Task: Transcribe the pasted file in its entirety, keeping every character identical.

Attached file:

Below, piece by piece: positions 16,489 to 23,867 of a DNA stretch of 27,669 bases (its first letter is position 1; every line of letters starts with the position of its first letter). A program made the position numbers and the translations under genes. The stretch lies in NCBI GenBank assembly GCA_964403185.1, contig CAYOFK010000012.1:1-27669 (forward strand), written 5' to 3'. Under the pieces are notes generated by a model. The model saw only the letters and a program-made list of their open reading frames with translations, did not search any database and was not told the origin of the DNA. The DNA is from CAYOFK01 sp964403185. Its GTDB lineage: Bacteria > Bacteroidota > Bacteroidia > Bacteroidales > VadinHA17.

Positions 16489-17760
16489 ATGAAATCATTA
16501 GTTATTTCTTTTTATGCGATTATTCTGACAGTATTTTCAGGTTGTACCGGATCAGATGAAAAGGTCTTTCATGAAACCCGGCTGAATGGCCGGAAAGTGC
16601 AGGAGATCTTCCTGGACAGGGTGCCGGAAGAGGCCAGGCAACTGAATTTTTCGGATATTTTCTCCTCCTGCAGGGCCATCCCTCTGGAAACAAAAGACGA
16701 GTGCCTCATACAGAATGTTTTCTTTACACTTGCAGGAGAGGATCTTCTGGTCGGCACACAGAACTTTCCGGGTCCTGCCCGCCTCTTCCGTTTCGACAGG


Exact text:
Below, piece by piece: positions 16,489 to 23,867 of a DNA stretch of 27,669 bases (its first letter is position 1; every line of letters starts with the position of its first letter). A program made the position numbers and the translations under genes. The stretch lies in NCBI GenBank assembly GCA_964403185.1, contig CAYOFK010000012.1:1-27669 (forward strand), written 5' to 3'. Under the pieces are notes generated by a model. The model saw only the letters and a program-made list of their open reading frames with translations, did not search any database and was not told the origin of the DNA. The DNA is from CAYOFK01 sp964403185. Its GTDB lineage: Bacteria > Bacteroidota > Bacteroidia > Bacteroidales > VadinHA17.

Positions 16489-17760
16489 ATGAAATCATTA
16501 GTTATTTCTTTTTATGCGATTATTCTGACAGTATTTTCAGGTTGTACCGGATCAGATGAAAAGGTCTTTCATGAAACCCGGCTGAATGGCCGGAAAGTGC
16601 AGGAGATCTTCCTGGACAGGGTGCCGGAAGAGGCCAGGCAACTGAATTTTTCGGATATTTTCTCCTCCTGCAGGGCCATCCCTCTGGAAACAAAAGACGA
16701 GTGCCTCATACAGAATGTTTTCTTTACACTTGCAGGAGAGGATCTTCTGGTCGGCACACAGAACTTTCCGGGTCCTGCCCGCCTCTTCCGTTTCGACAGG